Due to the seemingly ever-increasing costs of healthcare in the United States, more and more Americans have come to rely on their health insurance to cover most, if not all, of their healthcare needs.
While government officials and the press may focus on medical treatments and hospital procedures that run in the five and six figures, our mental health is as important as our physical health when it comes to living productive, fulfilling, and happy lives. Unfortunately, mental health care has long been under-covered when compared with the physical health insurance offered by most health insurers.
Although mental healthcare services may not be as expensive as a triple bypass, the ability to afford mental health services and whether or not the services are covered by insurance are often decisive factors in many people’s considerations of whether or not to get help for the mental and emotional difficulties they face.
Thankfully, recent parity laws have begun to increase the amount and level of mental health care covered by most health insurance plans, opening access to mental health treatment for a growing number of Americans.
Given the negative effects severe anxiety, depression, bipolar disorder, and other serious mental health conditions have on those who suffer from them, the choice between receiving treatment and not getting help is really no choice at all. And, fortunately, treatment for these severe and debilitating conditions is now covered by most health insurance plans.
That having been said, many health insurance policies offer limited coverage, if any at all, for mental health services that aren’t deemed “medically necessary,” such as couples counseling or therapy that is undertaken in order to overcome obstacles to our personal, professional, or relationship success.
And, even if these types of mental health services are covered by your health insurance, there are other considerations to be taken into account before deciding to use health insurance to pay for such services.
How Important is Your Confidentiality?
Your confidentiality becomes a real concern when using health insurance to pay for mental health services.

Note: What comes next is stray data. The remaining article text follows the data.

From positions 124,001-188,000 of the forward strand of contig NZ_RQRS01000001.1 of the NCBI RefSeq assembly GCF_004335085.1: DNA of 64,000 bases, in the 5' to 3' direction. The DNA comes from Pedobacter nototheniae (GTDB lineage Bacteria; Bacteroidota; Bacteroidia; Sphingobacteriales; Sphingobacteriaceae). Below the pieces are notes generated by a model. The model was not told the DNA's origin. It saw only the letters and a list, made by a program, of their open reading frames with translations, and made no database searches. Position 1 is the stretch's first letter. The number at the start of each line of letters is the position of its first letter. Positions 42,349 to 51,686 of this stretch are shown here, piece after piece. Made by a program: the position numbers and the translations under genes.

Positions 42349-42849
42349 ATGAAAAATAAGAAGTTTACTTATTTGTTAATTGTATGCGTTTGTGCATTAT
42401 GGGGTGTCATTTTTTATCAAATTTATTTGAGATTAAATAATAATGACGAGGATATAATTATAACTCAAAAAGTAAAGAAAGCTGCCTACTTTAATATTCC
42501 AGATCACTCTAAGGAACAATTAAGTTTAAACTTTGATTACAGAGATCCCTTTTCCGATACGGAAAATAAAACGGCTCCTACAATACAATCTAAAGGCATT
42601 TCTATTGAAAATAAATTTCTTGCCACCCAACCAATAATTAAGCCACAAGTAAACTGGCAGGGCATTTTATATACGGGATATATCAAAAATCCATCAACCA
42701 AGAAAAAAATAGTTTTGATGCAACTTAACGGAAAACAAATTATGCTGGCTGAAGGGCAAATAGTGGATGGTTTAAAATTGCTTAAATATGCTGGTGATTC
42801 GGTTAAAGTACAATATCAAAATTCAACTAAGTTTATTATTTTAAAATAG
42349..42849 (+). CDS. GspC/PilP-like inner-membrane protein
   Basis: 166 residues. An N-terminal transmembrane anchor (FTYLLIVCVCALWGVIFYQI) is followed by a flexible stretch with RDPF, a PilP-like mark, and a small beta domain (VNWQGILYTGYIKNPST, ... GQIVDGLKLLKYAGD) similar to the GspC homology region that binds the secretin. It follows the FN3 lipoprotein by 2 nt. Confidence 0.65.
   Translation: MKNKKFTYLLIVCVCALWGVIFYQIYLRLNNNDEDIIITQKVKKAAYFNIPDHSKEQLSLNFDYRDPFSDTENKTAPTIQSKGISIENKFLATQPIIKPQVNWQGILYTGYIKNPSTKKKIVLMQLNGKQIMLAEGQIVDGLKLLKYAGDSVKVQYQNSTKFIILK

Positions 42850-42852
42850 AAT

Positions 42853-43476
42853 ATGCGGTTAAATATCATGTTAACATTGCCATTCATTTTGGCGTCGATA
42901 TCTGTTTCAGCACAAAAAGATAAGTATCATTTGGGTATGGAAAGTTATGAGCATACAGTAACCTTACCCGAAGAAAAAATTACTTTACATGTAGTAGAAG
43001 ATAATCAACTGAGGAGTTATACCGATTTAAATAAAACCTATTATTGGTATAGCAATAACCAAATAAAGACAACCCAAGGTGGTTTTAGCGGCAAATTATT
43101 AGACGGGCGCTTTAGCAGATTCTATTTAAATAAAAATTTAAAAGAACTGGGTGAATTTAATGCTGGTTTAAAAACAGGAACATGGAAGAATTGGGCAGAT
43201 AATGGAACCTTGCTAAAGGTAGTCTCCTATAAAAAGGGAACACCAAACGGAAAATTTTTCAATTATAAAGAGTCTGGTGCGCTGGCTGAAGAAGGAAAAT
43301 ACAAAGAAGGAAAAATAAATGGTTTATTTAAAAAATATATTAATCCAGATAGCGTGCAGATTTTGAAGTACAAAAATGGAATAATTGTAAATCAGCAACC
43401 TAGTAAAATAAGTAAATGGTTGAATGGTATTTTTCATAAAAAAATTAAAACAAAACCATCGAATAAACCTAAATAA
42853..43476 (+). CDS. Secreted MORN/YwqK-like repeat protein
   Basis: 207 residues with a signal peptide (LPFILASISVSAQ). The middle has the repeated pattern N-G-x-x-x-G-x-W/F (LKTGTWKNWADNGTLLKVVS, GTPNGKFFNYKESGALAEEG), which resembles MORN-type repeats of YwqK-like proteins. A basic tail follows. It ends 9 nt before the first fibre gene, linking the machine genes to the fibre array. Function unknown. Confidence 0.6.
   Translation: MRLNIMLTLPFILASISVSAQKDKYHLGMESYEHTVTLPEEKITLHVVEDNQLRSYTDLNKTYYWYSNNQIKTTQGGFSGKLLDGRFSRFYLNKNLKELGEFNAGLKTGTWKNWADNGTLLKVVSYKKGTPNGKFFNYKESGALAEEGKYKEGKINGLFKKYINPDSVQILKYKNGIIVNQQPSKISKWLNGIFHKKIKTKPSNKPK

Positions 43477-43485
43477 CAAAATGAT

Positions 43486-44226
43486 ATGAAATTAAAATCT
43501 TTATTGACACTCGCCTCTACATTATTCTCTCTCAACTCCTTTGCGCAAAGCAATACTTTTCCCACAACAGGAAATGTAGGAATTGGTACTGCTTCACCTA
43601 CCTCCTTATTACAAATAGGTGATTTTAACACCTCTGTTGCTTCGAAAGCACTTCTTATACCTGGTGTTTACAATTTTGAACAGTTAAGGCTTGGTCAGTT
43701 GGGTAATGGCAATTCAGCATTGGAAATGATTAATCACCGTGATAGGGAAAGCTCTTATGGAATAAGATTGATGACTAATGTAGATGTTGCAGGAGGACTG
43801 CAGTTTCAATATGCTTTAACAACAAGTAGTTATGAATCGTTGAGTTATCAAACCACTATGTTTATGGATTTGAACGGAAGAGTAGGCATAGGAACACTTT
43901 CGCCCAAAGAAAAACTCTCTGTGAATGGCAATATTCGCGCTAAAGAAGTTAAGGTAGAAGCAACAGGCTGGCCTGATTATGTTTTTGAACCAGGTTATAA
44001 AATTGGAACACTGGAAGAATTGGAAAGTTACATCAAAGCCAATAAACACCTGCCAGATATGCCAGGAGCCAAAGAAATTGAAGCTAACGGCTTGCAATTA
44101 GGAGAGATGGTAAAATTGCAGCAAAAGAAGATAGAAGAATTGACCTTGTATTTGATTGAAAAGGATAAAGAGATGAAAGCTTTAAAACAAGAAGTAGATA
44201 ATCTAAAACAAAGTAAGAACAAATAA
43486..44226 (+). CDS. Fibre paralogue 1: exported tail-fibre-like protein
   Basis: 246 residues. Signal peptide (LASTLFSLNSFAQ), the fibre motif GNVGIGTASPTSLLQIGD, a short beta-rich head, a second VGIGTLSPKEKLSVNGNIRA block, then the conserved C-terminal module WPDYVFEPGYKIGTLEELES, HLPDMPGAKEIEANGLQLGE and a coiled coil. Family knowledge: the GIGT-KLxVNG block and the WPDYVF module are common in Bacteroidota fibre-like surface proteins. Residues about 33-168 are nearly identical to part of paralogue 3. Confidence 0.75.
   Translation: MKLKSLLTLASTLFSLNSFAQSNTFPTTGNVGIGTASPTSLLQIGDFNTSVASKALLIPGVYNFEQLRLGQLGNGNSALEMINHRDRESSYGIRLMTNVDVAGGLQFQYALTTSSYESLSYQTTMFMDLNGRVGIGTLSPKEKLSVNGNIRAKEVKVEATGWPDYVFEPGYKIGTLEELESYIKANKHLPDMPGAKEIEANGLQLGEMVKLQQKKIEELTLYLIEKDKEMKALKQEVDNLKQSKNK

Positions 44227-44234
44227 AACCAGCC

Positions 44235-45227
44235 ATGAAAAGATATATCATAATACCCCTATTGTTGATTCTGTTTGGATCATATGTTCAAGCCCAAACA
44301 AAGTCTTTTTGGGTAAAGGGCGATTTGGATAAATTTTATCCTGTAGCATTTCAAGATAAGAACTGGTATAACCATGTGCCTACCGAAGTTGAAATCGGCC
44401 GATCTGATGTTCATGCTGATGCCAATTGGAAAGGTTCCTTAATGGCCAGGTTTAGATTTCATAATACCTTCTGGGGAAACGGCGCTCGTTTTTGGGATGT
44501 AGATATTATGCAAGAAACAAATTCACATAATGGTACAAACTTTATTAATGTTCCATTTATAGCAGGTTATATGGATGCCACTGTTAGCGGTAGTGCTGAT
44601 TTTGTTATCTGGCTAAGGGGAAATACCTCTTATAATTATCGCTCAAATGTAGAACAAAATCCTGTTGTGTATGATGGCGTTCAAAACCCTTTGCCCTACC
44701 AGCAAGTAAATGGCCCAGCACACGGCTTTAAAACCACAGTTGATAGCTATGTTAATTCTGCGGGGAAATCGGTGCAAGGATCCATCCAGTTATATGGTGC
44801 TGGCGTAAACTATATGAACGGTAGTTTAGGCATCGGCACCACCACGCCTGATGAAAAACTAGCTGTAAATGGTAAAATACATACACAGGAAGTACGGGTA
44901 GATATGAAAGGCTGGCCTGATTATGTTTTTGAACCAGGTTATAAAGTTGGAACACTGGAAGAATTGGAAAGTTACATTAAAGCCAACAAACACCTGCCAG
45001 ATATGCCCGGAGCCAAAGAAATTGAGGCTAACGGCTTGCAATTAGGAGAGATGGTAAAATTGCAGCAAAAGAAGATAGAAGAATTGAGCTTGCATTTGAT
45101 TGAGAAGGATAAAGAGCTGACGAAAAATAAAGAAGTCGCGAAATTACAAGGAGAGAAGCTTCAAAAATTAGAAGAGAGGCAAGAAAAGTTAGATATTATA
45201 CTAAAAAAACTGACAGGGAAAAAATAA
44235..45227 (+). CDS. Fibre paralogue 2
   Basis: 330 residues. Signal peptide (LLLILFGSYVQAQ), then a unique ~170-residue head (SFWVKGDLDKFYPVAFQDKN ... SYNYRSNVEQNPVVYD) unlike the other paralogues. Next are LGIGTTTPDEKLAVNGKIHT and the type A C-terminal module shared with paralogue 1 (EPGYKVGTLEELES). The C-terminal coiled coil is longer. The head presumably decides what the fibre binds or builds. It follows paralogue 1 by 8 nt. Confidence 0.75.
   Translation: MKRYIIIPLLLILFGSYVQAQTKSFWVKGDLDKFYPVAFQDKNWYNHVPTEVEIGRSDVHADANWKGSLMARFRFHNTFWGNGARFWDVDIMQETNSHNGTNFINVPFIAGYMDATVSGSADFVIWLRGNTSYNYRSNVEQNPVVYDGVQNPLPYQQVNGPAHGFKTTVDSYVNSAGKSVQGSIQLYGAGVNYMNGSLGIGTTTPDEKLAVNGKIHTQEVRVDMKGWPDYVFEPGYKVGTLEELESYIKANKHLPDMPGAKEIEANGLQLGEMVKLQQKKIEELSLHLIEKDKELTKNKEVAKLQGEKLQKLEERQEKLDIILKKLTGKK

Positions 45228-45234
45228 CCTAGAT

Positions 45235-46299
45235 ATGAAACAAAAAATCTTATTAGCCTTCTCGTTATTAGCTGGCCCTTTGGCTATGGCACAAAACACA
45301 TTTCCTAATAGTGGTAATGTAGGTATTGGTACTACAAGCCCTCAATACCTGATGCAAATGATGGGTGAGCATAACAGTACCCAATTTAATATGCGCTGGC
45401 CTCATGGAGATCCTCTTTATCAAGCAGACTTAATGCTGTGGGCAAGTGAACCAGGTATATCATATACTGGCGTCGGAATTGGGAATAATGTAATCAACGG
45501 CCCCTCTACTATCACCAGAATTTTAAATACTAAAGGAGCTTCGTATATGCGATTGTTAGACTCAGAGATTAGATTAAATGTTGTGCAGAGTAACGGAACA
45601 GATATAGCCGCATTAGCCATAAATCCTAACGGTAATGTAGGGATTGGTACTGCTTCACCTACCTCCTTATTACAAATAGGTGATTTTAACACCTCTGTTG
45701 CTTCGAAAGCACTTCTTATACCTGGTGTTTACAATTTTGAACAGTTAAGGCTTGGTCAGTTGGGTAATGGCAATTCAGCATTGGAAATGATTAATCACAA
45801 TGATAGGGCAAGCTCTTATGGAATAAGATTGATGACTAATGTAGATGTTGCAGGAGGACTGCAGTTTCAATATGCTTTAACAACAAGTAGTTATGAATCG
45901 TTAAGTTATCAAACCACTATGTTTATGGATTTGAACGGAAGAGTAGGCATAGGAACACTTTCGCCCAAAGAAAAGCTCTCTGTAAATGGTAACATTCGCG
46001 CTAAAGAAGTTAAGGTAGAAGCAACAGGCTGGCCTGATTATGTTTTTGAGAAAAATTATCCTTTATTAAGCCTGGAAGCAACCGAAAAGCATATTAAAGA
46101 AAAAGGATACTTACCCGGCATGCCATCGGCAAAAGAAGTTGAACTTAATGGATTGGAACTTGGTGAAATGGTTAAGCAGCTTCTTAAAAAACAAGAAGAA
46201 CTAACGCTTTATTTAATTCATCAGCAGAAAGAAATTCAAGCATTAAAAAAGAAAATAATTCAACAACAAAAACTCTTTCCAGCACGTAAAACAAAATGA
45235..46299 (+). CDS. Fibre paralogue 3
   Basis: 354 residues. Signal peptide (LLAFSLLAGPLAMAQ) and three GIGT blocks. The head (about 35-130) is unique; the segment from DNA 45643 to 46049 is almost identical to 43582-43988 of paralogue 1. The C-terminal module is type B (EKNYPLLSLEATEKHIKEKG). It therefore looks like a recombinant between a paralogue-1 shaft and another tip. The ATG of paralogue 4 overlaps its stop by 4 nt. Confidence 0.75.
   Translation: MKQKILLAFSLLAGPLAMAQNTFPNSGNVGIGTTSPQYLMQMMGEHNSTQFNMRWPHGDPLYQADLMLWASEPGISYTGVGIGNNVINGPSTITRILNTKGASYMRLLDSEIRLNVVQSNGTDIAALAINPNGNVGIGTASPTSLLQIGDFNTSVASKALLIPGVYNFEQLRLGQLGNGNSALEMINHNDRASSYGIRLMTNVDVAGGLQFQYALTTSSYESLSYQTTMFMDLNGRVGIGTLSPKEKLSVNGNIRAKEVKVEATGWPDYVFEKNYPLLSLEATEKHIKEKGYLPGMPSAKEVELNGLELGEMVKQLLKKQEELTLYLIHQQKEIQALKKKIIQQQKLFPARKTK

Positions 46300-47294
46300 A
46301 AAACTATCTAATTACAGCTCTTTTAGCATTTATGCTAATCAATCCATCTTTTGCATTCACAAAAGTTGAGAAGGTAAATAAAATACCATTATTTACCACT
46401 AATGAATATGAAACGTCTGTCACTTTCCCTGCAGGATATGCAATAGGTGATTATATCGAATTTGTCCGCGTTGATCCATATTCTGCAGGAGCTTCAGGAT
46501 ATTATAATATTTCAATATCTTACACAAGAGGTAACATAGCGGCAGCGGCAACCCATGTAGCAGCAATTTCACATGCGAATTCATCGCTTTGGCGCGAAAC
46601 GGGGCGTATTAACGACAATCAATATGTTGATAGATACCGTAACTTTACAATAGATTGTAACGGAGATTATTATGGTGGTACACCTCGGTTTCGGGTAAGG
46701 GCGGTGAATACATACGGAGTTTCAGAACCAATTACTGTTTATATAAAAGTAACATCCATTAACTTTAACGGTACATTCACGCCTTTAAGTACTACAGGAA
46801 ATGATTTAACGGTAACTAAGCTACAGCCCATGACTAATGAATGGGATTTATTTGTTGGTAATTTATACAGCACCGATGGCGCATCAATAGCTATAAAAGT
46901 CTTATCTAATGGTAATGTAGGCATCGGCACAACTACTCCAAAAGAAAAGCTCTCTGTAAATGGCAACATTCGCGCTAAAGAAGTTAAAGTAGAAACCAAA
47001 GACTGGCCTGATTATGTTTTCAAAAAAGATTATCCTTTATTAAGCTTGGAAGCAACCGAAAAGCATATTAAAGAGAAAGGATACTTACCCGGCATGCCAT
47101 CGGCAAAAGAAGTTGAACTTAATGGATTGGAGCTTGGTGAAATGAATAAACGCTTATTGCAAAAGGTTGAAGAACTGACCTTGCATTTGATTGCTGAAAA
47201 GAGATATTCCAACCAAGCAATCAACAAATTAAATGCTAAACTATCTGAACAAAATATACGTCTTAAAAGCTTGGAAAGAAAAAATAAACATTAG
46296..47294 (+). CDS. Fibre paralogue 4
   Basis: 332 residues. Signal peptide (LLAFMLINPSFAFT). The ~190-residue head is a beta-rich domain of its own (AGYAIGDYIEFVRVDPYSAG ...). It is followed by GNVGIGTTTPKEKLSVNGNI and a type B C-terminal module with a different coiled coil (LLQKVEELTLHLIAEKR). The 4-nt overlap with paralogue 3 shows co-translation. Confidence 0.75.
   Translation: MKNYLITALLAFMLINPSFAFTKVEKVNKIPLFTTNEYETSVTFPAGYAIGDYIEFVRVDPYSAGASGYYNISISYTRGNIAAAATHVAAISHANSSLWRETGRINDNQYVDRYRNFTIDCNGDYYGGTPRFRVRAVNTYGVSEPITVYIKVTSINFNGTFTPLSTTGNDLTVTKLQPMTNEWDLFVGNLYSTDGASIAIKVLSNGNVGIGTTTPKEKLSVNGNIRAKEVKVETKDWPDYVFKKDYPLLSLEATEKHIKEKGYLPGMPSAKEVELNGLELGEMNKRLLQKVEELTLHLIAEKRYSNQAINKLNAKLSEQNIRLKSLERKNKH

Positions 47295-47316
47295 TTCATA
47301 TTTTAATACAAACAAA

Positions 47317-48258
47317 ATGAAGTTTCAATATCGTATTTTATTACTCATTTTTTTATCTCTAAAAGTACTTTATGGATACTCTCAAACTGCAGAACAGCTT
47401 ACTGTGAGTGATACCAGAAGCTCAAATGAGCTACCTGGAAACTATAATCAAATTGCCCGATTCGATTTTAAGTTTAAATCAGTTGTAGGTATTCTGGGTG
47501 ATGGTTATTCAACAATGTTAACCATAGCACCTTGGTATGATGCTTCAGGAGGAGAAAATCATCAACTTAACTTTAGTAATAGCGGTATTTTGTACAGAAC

For counseling and therapy to be effective, you must feel free to disclose difficult and often painful information to your therapist. And your therapist is required to keep anything you disclose in the strictest confidence. When you’re paying for counseling out of your own pocket, this confidential relationship remains strictly between you and your therapist.
However, all managed care plans involve direct clinical management by the plan’s case managers. If you access therapy through managed care, your therapist must be willing to disclose anything and everything related to your case to your insurer.
It is quite possible that any confidential information you do disclose to your therapist will then be stored in the insurer’s computer system, which could be accessed by anyone. Not only that, but the FBI and other law enforcement officials can access your insurance information at any time and this information could easily be used against you should a legal problem arise.
Furthermore, this lack of confidentiality could negatively impact your children. Should your children ever desire to apply for certain jobs or educational programs, such as in the military or law enforcement, the information in insurance files could be used against them.
If not knowing who has access to your therapeutic records makes you less comfortable about disclosing the sensitive information you need to discuss in order for therapy to be effective, you may want to think twice about using health insurance to pay for mental health services.
Who Is in Control?
If the question of confidentiality isn’t serious enough, there’s also the question of who’s in control of your treatment when you access mental health services through an insurance provider or managed care plan.
Many managed care and health insurance plans limit the number of therapy sessions they’ll cover to a preset limit, as opposed to basing the length of treatment on the needs of the individual client.
Furthermore, some managed care plans even want to control your treatment plan. Some will dictate the types of treatments you’re allowed to receive and how long you can receive them, including terminating your treatment even when you continue to experience distress. Needless to say, this control is often very subjective and can be anti-therapeutic.
In the end, if you’re in need of mental health services, always remember that there are multiple options available to help you afford the care you desire. So, thoroughly review the different treatment options available as well as your health insurance plan before deciding whether to pay for mental health care out of your own pocket or to have your insurance provider pick up the tab.
Lastly, be sure to discuss any questions or concerns you have with your therapist before beginning treatment. While the cost of health care is a real concern, the finances of mental health shouldn’t stop you from getting the care you need.
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